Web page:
An environmental group claims a new study shows neonicotinoids are being widely spread through the air and water, into hedgerows, meadows, rivers and ponds where they can damage a range of wildlife.
Buglife said the report by Scientists at the University of Sussex ’heightened the concern’ about the scale of environmental harm caused by neonicotinoids.
Studies show honeybees are collecting enough of the toxin to damage the productivity and reproduction rate of the hive, while many other caterpillars and bugs living close to arable fields are also exposed to toxic levels of the pesticide.
Matt Shardlow, chief executive of Buglife said: "Earlier this year a paper was published linking the decline of Monarch butterflies in the USA to neonicotinoids in field margins.
"The new University of Sussex research makes it clear that eye wateringly high concentrations of deadly insecticides have been frequent in hedgerow plants in the UK and it seems highly likely that this has been damaging the populations of hundreds of wild insects."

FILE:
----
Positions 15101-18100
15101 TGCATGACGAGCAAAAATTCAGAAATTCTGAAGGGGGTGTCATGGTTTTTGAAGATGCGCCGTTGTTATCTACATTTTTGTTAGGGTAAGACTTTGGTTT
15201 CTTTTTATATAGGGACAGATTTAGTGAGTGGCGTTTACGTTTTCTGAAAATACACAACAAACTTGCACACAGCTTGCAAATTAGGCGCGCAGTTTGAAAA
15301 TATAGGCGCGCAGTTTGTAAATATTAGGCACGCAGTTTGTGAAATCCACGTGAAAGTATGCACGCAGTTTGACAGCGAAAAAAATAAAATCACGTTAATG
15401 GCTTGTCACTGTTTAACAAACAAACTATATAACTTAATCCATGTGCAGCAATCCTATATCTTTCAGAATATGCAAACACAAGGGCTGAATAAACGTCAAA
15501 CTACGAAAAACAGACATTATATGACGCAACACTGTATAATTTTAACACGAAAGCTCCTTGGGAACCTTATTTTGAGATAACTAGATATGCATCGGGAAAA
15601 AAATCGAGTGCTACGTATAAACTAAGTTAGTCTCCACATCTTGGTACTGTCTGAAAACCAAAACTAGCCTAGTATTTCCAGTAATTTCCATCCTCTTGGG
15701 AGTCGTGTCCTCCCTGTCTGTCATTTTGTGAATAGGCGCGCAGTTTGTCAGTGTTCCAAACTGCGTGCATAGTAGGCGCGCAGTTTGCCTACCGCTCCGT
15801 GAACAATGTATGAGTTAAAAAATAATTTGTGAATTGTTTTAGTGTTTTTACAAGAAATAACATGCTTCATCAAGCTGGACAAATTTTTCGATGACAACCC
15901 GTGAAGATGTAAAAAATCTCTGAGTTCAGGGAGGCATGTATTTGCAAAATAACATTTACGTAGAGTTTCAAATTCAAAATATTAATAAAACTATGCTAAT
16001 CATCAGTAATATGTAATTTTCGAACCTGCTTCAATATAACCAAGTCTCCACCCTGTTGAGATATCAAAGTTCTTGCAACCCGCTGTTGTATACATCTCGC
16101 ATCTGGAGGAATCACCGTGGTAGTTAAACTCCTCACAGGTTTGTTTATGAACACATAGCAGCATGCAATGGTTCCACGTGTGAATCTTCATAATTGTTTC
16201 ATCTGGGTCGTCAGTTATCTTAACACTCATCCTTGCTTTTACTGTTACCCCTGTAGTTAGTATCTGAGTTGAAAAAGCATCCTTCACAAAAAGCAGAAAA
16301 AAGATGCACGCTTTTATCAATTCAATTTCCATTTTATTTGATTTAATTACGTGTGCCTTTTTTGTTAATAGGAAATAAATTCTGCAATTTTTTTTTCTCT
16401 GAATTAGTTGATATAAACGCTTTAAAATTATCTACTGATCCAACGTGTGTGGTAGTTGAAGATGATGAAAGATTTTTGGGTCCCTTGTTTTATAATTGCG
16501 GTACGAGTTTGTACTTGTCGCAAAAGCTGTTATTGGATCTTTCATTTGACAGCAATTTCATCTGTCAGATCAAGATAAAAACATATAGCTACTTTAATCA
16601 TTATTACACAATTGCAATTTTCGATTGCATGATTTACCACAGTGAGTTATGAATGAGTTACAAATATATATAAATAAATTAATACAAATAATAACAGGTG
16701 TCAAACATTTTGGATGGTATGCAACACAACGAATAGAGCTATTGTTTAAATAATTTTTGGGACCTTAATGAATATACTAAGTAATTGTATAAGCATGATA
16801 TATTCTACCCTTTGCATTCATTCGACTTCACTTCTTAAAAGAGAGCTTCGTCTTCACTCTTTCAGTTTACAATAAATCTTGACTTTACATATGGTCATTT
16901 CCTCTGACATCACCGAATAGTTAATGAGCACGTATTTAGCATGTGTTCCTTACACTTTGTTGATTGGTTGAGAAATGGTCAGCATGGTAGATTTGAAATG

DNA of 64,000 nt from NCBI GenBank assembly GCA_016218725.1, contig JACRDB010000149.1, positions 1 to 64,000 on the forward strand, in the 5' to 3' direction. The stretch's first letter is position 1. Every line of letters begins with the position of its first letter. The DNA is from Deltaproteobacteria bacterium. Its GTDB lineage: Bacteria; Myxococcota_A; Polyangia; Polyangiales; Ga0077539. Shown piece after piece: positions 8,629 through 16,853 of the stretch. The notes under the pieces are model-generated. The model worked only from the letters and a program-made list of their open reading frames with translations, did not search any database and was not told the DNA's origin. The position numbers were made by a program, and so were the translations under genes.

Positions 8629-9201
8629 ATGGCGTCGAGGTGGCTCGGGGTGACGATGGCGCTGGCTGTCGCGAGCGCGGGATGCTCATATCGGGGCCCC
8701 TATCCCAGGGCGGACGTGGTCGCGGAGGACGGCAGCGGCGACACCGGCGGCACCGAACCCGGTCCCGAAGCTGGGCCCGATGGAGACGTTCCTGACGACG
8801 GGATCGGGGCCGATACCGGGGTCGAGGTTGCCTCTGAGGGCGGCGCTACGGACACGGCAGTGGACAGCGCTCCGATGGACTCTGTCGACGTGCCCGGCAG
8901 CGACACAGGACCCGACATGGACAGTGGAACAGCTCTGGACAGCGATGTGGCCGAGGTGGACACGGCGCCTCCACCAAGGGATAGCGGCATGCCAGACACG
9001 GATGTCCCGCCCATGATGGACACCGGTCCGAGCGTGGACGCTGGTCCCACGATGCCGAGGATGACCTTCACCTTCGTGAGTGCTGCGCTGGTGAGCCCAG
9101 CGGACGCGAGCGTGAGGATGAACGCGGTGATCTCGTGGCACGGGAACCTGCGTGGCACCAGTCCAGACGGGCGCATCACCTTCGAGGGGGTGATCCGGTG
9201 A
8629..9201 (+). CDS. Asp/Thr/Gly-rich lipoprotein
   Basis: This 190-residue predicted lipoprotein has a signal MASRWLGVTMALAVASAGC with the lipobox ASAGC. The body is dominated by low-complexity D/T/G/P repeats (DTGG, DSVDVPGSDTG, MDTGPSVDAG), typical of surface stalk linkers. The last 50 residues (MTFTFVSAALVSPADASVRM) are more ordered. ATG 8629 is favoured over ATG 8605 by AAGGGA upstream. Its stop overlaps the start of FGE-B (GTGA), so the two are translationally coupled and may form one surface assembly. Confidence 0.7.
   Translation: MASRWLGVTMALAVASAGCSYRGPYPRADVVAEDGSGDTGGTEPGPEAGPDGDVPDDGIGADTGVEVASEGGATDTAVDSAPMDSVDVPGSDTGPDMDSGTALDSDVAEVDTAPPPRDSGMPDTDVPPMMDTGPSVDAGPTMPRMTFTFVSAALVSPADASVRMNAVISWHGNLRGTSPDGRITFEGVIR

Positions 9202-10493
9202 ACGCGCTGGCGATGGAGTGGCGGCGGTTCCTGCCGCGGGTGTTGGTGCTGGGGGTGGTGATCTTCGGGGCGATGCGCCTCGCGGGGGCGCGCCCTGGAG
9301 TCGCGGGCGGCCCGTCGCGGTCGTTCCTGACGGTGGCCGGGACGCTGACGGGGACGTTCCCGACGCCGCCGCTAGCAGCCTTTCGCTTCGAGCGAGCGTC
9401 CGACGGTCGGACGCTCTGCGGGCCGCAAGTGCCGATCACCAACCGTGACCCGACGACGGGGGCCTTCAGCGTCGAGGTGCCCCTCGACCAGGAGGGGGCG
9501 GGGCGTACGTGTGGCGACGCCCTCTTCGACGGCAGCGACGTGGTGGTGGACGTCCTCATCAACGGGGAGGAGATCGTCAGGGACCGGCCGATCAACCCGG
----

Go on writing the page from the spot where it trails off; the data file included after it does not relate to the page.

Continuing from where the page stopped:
While planting wild flower field margains has been promoted by the Government as a solution to the pollinator crisis, Mr Shardlow said they do not help ’solitary bees, or provide nesting habitats’ due to the habitat being ploughed or sprayed off with herbicides before they complete their lifecycle.
He said: "The restoration of wildflower meadows to create corridors of quality pollinator habitats, as proposed and guided by the national B-Lines scheme remains the strategy most likely to halt and reverse the loss of pollinators and grassland biodiversity.”
This study comes a week after a Canadian study found high levels of neonicotinoids in the surface dust of arable fields and evidence that this dust blows into adjoining fields contaminating them and putting surface living predatory beetles at risk.